And I wouldn’t go so far as to say that means the stock will crater because they’ve failed to develop a new successful smartphone device (or another “killer device” beyond the handheld navigation gadgets they sell now) — the stock seems to reflect no particular optimism about the phone business and the key, I suppose, would be figuring out how much of a sales presence they’ll be able to continue to have as smart phones, GPS-enabled “less smart” phones, and built in auto navigation systems eat into that part of their business, and whether they can maintain some reasonable profit margins on what I think we should expect will be a slowly moving sales base (I don’t know if sales will go up or down, but I’d guess that they’ll move far less dramatically in the years ahead than then did when they nearly doubled each year from 2005-2007).
So this is where it gets tricky — how and when does the market decide that Garmin is going to stop having any competitive advantage over its many GPS device rivals, or is going to lose market share and/or pricing power? It’s been a gradual process, but they do have a real market niche and a brand name so they’re not going to disappear overnight … and there’s probably some chance, though I can’t calculate it, that they’ll develop more “must have” products in the years to come that get the mainstream excited again, maybe even some connection to a new satellite-based air traffic control system (they don’t appear to get a lot of credit for their aviation or boating products), or even that some kind of Garmin phone will be big eventually.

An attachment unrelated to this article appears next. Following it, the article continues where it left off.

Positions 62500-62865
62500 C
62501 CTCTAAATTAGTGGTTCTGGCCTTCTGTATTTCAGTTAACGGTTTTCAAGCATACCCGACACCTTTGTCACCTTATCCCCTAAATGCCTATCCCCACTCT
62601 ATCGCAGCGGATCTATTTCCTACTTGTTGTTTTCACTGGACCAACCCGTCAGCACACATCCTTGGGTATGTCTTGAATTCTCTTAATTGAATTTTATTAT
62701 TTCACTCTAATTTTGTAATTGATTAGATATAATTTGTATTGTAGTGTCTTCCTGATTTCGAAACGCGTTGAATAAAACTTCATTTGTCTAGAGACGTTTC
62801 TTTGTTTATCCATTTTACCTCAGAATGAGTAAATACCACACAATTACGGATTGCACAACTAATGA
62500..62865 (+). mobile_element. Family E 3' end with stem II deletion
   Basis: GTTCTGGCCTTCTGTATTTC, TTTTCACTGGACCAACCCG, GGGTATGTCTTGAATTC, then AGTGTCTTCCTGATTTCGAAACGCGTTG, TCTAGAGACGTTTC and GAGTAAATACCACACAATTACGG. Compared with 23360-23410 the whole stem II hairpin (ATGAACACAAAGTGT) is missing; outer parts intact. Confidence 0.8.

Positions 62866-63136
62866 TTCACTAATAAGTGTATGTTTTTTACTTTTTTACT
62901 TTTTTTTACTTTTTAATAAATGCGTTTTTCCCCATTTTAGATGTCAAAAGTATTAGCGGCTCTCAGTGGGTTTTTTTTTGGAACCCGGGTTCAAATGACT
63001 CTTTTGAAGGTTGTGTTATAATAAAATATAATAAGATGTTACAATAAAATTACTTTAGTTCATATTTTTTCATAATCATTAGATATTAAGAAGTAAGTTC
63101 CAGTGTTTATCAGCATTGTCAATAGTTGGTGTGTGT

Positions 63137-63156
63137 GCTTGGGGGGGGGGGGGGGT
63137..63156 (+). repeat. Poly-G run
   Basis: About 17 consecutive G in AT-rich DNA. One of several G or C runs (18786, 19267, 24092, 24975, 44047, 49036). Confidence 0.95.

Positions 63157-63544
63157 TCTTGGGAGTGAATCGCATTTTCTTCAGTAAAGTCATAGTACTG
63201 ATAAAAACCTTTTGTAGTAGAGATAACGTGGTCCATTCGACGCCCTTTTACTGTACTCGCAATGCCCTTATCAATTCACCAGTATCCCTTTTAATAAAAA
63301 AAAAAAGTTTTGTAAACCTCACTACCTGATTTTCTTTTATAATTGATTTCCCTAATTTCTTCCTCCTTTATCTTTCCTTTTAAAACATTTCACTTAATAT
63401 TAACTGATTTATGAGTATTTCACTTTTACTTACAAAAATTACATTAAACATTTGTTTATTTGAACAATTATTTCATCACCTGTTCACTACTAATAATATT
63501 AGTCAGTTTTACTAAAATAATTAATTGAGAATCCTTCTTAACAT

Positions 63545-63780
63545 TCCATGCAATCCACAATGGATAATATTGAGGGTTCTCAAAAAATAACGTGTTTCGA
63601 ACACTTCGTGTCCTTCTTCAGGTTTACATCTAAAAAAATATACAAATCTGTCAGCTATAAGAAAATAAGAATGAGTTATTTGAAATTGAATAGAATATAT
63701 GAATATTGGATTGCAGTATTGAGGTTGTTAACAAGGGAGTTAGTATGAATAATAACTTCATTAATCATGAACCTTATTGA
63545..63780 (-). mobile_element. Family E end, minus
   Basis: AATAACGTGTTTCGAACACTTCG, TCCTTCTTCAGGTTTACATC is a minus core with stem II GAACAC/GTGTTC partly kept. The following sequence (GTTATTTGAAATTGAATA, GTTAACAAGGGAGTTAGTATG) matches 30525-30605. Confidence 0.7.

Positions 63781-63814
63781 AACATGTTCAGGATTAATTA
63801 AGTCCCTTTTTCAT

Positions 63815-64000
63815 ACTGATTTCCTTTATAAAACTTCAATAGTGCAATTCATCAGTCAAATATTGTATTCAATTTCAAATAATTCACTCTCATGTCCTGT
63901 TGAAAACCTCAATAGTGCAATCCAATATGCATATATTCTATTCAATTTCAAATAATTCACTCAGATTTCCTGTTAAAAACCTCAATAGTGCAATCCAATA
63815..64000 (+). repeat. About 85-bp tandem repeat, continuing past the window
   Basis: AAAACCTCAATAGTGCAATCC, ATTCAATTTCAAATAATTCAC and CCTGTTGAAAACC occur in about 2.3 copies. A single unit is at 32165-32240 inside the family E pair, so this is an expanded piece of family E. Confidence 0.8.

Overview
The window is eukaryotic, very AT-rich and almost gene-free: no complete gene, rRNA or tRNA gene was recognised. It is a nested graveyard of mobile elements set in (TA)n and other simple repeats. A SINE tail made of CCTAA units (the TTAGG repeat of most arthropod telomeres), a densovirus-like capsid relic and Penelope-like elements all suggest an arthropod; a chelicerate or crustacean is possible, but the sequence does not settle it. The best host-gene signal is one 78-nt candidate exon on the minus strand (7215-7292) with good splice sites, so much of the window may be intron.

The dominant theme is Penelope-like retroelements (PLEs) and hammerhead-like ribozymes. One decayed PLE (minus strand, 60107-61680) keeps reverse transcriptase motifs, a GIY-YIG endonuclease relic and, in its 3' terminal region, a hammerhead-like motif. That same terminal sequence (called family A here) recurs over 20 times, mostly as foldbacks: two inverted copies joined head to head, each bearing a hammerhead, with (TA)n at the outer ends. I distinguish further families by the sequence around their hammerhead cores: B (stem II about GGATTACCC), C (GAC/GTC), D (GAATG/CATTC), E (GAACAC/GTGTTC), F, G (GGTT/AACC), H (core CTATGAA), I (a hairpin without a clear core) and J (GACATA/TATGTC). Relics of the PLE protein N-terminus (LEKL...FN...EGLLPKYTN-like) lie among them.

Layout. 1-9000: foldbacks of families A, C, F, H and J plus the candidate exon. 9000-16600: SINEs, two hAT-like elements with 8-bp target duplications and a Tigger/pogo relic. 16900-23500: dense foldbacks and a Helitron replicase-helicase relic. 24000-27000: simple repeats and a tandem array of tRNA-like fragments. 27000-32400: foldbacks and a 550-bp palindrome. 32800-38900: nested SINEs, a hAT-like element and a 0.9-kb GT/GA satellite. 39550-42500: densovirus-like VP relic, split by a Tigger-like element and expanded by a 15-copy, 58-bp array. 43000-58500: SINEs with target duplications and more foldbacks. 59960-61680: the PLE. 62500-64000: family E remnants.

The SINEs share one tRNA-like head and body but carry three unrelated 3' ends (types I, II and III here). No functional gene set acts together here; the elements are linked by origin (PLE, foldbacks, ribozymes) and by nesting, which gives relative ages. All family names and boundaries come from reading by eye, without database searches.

Remember, this is still a company that has close to $3 billion in sales (analysts think that goes down a bit next year, and grows at about 5% a year thereafter), and that has profit margins of better than 20% — they could suffer quite a bit and still be worth something, and they have enough cash flow and cash on the books to get value investors excited if the stock falls by much from here. There are plenty of folks who will take a look at a stock that trades for 7X cash flow, even if the business seems to be declining.
Basenese’s argument seems to be that the stock will fall about 15% (he uses the $947 million figure, which is close to 15% of their $6.5 billion market cap) … and that it will happen in the next few months. That certainly seems feasible (you can make the “probable” judgment yourself), though it also doesn’t really seem like a “crash and burn” type of collapse … So if you agreed with him, and, like him, didn’t want to short the stock directly, how would you speculate on that strategy?